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The origins of Asian martial arts in the United States reach back to the Pacific Rim and immigration. This Via Media anthology is dedicated to the profoundly significant period—roughly from mid-eighteenth century to the mid-nineteenth century—in which gifted Japanese taught their brand of jujutsu/judo to small groups that gradually disseminated knowledge of combatives into the American mainstream.

Judo & American Culture—Prelude, Acceptance, Embodiment

    • Building Men on the Mat: Traditional Manly Arts and the Asian Martial Arts in America, by Geoffrey Wingard, M.Ed.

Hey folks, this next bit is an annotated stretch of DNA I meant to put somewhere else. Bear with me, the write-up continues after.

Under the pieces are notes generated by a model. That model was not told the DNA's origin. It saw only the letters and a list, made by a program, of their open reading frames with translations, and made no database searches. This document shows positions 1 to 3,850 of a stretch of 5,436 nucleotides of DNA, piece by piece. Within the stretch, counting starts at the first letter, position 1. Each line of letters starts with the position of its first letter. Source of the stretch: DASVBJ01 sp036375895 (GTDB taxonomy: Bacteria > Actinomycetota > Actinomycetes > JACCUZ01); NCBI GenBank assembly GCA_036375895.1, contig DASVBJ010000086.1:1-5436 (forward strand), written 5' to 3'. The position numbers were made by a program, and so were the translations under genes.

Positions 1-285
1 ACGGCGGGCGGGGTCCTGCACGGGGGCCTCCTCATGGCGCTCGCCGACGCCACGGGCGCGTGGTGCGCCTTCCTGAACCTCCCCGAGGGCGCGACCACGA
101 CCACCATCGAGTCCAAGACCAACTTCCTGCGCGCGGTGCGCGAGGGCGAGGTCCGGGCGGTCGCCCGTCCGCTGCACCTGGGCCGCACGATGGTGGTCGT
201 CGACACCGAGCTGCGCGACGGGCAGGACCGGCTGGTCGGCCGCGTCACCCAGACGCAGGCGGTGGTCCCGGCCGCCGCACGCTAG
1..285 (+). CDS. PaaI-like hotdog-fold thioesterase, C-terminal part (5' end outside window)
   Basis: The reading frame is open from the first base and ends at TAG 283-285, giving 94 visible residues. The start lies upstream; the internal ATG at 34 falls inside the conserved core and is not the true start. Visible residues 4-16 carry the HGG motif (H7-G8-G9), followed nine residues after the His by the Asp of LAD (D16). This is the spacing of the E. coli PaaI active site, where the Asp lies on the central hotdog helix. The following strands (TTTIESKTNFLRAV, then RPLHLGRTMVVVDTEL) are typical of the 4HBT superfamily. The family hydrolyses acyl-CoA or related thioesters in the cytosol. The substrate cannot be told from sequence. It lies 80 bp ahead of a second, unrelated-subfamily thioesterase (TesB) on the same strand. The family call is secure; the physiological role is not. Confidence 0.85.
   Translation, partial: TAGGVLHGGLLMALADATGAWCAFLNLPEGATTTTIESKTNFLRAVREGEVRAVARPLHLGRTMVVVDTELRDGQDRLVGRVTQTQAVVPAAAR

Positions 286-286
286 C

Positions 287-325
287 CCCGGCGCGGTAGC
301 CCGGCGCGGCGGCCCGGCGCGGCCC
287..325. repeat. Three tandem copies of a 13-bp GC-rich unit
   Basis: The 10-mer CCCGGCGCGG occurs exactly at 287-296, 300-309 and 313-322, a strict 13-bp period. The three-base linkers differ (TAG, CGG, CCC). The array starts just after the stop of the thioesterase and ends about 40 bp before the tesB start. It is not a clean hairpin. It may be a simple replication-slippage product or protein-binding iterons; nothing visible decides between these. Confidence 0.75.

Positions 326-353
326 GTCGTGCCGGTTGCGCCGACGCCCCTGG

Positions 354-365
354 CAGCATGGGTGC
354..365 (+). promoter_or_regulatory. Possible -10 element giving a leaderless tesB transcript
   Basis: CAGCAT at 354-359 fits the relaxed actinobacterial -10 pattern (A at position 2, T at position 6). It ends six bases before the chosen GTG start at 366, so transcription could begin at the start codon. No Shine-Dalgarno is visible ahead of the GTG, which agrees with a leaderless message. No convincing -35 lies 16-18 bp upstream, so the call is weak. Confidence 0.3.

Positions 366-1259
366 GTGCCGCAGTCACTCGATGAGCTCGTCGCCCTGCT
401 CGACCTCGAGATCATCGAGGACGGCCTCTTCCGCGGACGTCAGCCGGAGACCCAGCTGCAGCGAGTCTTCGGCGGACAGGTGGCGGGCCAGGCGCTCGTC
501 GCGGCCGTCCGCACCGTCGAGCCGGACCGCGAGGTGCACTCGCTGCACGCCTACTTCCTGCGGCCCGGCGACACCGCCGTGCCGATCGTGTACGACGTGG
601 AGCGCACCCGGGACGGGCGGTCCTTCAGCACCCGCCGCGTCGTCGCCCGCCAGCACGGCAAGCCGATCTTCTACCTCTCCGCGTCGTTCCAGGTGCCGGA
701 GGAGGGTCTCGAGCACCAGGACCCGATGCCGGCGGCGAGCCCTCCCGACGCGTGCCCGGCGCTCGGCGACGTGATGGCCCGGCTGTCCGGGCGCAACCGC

• Judo Comes to California: Judo vs. Wrestling in the American West, 1900–1920, by Matt Hlinak, M.A., J.D. 
    • Masato Tamura, Ryoichi Iwakiri, and the Fife Judo Dojo, 1923–1942, by Joseph R. Svinth, M.A.
    • The School of Hard Knocks: Seattles Kurosaka / Tentoku Kan Dojo 1928–1942, by Joseph R. Svinth, M.A.
    • American Judo Pioneer Vince Tamura and Heike-ryu Jujutsu, by James Webb, M.A. 
    • Judo and Character: Moving from the Hard to the Gentle Way, by James Behrendt 
  • 6" x 9" paperback, 95 pages, 53 illustrations. eBOOK AVAILABLE from Kindle, iTunes, Nook, and Kobo.

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